In this book the minister of Trinity Church, Aberdeen, takes us through the Biblical book of Ecclesiastes, omitting only Chapter 8. It is not a verse-by-verse commentary, but an attempt to catch the elusive flavour of each chapter, under the general rubric of "Take the one thing in the future that is certain – our death – and work backwards from that point into all the details and decisions and heartaches of our lives, and think about them from the perspective of the end." This, in the reviewer's opinion, sheds a flood of light on the meaning of what to most readers, and most commentators, is a very puzzling book.

In the course of his book, Gibson takes up a remarkable number and variety of human concerns, all of which are shown to have been equally in the thought-world of the author of Ecclesiastes. They include the injustices and frustrations of life, its unfinished quality, the place of enjoyment and pleasure in life, the realism of bodily decay - all held within the outlook of the wise man who has come to terms with his Creator and is willing to leave his destiny within His loving hands.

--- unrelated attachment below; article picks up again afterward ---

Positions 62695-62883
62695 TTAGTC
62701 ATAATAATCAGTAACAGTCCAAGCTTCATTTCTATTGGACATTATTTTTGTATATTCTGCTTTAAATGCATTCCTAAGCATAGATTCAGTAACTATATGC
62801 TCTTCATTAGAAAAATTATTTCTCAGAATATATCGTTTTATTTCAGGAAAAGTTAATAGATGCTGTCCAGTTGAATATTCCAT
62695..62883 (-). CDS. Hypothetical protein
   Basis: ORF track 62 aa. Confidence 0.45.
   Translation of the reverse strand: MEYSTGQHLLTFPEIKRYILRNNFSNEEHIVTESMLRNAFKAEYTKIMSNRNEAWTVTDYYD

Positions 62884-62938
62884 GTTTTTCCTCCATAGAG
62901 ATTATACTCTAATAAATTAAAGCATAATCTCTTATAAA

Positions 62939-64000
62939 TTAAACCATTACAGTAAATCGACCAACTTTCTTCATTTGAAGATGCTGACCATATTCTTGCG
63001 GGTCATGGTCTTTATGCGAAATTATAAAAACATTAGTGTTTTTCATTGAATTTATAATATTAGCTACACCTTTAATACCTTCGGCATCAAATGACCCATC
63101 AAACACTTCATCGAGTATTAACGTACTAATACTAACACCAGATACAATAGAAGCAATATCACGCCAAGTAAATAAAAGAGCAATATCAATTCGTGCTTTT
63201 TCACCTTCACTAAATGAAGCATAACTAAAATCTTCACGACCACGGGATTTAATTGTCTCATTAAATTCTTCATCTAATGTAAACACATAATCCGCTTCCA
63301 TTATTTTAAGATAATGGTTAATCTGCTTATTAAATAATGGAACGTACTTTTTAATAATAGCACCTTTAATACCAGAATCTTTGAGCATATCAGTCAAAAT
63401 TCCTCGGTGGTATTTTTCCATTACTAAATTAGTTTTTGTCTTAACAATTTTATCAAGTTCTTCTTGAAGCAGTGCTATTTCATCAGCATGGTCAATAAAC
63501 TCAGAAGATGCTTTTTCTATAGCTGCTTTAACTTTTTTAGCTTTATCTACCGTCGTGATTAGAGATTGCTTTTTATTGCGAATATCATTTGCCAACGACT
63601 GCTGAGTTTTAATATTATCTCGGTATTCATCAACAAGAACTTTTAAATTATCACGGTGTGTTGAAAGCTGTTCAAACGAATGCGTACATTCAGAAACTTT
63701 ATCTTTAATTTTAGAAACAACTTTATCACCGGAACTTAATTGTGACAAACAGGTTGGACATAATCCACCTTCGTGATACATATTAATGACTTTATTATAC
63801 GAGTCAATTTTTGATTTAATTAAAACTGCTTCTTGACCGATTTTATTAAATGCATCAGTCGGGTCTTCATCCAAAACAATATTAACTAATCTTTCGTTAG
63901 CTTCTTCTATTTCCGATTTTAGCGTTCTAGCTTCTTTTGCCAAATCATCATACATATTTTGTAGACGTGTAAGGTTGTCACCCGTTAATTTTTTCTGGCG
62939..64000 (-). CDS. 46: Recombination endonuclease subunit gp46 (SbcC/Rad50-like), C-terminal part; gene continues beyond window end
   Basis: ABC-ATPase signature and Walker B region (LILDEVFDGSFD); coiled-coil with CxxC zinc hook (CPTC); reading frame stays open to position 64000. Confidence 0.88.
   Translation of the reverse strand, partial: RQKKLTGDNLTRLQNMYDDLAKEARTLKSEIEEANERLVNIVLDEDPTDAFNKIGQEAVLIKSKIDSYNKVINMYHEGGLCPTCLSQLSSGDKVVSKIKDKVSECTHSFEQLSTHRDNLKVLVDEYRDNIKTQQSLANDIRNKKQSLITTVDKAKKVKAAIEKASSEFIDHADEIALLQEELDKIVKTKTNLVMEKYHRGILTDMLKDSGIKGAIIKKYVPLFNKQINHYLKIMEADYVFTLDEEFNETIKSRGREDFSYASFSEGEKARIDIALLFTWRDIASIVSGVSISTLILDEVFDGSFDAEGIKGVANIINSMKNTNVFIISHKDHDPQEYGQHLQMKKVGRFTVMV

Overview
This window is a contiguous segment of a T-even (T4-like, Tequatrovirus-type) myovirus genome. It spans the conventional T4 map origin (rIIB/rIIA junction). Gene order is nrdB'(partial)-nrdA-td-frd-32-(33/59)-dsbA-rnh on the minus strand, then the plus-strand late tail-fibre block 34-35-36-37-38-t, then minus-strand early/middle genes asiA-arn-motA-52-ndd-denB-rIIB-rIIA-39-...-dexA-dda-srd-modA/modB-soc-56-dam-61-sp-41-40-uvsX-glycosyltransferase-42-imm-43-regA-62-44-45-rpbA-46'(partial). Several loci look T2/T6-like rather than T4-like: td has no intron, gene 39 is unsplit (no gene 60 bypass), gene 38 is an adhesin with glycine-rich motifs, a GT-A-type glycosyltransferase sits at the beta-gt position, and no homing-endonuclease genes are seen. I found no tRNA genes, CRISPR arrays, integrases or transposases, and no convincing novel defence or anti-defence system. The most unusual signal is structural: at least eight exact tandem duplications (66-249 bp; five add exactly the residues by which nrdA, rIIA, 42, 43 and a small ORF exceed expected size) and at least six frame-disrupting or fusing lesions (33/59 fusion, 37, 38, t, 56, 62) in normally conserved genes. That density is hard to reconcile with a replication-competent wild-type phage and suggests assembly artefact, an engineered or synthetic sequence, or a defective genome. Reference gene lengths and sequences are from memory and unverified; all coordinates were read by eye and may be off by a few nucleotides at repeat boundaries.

The style of writing is fluent and engaging – until the author confronts the reader with another startling punchline, just as the Preacher himself does. And the questions at the end of each chapter are no mere summation of its contents but raise challenging issues which can be relied upon to stimulate any study group that uses them.

Donald Mackay, Knox Church Perth